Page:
It’s nine months since I visited prop-makers Keir and Louise Lusby, and in all that time I’ve been sitting on a geek goldmine. Or a small Doctor Who scoop, at any rate.
You’ve probably never heard of the Lusbys – they had one TV credit in their career, for an episode of Last of the Summer Wine – but if you grew up loving classic Who like I did, I hope you’ll agree by the end of this post that they’re unsung heroes. Indeed, you may be surprised at some of the iconic props they constructed in their workshop at Shepperton Studios.
For about two years now, I’ve been writing a book about another of my passions: George Orwell. It is, I jokily tell people, the least intellectual book about him ever written. I’ve combined my love of Orwell with my interest in vintage TV and film, examining in depth how the adaptations, docudramas and major documentaries were made. Along the way, I’ve interviewed writers, directors, actors and producers.
Once, while I was Googling Allan Cameron – production designer on the 1984 Nineteen Eighty-Four movie – I came across Keir’s blog, Our Life with Props. Turns out he and Louise had made the Ministry of Truth speakwrite machines, plus badges, toggles and ink pencils, and that they still had a prototype of Winston Smith’s coral paperweight (the Thought Police smashed the real one to bits).
Now, it must be said that the couple, who are retired, kept only a handful of the props they produced. So you can imagine how thrilled I was to hold the paperweight – and the Cross of Coronado, rescued by River Phoenix in the prologue to Indiana Jones and the Last Crusade – when I called at their home in the south of England.
I’d tipped them off in advance that anything they made for Doctor Who would probably have me geeking out as well. So Keir showed me their many, many diaries, dating back to the early 1970s. Diaries with entries like this:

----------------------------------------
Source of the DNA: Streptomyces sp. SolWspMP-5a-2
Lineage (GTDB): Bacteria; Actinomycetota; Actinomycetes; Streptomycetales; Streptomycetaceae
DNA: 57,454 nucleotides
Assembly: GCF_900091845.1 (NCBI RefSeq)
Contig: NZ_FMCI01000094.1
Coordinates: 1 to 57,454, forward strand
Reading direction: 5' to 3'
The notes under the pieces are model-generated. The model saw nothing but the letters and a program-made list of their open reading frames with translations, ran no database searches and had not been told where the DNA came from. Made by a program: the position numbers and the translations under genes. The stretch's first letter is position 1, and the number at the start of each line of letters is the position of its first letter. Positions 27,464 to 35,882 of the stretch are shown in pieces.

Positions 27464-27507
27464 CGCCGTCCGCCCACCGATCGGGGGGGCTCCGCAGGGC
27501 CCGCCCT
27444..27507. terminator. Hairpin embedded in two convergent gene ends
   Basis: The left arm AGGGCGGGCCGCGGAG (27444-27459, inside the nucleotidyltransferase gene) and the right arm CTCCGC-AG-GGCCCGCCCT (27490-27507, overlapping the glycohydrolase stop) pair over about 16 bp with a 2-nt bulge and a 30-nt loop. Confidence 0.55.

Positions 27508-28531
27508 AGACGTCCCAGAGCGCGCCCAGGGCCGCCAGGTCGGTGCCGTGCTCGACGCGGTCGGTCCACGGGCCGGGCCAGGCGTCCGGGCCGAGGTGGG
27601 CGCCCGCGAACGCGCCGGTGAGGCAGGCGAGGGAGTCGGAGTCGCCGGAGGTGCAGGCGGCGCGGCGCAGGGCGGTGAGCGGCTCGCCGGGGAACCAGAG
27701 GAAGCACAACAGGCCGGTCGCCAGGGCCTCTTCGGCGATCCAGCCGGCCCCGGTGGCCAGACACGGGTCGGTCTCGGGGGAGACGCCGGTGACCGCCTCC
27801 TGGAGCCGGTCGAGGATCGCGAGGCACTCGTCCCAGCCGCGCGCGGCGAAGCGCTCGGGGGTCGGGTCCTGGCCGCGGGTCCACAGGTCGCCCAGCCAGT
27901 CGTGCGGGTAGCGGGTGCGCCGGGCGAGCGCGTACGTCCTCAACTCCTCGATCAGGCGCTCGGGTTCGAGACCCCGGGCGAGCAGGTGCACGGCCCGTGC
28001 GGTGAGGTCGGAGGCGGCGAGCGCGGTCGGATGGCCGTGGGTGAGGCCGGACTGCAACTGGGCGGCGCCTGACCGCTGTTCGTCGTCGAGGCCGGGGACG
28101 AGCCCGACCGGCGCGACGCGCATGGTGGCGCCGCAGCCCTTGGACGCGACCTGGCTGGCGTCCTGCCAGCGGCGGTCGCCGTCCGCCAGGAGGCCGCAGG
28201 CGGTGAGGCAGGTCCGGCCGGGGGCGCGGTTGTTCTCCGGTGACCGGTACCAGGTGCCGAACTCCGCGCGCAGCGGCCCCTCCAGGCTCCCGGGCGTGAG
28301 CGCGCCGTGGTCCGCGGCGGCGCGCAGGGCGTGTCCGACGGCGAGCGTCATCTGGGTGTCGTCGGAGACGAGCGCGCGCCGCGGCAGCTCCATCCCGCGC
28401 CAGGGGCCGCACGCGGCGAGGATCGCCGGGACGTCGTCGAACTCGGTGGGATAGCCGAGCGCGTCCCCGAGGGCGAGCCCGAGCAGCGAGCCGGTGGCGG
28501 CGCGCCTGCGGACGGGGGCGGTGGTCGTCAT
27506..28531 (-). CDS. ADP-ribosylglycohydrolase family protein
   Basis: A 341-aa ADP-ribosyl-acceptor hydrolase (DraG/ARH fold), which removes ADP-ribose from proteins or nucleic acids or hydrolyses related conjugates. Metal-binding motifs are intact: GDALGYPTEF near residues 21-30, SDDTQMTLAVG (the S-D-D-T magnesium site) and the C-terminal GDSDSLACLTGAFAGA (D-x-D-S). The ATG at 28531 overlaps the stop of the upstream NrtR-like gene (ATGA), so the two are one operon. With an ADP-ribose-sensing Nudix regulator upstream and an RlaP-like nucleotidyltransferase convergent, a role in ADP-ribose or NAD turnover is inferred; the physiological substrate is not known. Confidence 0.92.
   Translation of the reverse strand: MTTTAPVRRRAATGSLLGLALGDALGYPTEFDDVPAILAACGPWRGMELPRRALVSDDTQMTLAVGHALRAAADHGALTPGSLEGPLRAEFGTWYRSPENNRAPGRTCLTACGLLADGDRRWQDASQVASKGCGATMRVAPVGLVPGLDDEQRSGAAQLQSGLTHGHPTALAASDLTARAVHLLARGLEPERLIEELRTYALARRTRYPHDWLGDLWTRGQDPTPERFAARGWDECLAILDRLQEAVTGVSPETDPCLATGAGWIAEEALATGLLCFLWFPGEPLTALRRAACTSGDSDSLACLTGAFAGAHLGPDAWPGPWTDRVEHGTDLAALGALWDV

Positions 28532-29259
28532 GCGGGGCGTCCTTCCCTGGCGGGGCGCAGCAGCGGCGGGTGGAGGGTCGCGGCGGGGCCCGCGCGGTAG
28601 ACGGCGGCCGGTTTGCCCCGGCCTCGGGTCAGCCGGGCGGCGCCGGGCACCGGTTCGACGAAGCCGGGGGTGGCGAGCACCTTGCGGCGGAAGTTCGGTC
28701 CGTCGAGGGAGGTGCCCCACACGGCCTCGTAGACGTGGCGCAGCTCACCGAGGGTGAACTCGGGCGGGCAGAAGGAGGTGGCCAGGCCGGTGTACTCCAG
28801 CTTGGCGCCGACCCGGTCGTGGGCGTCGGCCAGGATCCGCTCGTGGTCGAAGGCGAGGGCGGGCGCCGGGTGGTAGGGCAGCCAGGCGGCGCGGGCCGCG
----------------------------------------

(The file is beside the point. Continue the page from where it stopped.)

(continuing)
Yes, it’s the first draft of Hamlet from City of Death (1979), with that crucial phrase “take arms against a sea of troubles”.
(“I told him that was a mixed metaphor,” says Tom Baker’s Doctor, courtesy of a Douglas Adams script. I guess you’re probably aware of that, if you’ve read
Or there’s this, from Fu Manchu pastiche The Talons of Weng-Chiang (aka “I can’t believe the BBC was still doing yellowface in 1977”):
Next up, Destiny of the Daleks, Nightmare of Eden and, I’m surmising, Shada (all 1979):
Now, as a freelance journalist, I did wonder if I’d bag a Doctor Who-themed magazine feature from this, but concluded quite quickly that it wasn’t to be.
Very rarely did Keir
and Louise schlep over to the set from their Shepperton HQ, and a job on Who was no more memorable to them than, say, one on Dad’s Army or English Civil War drama By the Sword Divided.
Aw, heck, I can’t stop myself.
From 1980, it’s the beach ball K9 followed into the sea at Brighton in The Leisure Hive.
And from season 21, screened in 1984, here’s a Silurian scroll, a detail from Striker’s uniform and Peri’s passport.
What really got me excited, though, was a mention of the eponymous black orchid from the currently much-mocked 1982 two-parter.
“I think I have a photo of that in one of my albums,” said Keir. He must have thought I was bonkers, what with the squeals and yelps I was coming out with. There it is, at the top of the page. Two photos, in fact.
So, at the risk of being slung out of fandom for my ignorance, I’m going to finish with a couple of Doctor Who Lusby props I can’t quite place. Would anyone care to enlighten me?
And if there’s any demand for it, I might do a follow-up post on Blake’s 7 and The Tripods. More entries from a work diary, how thrilling!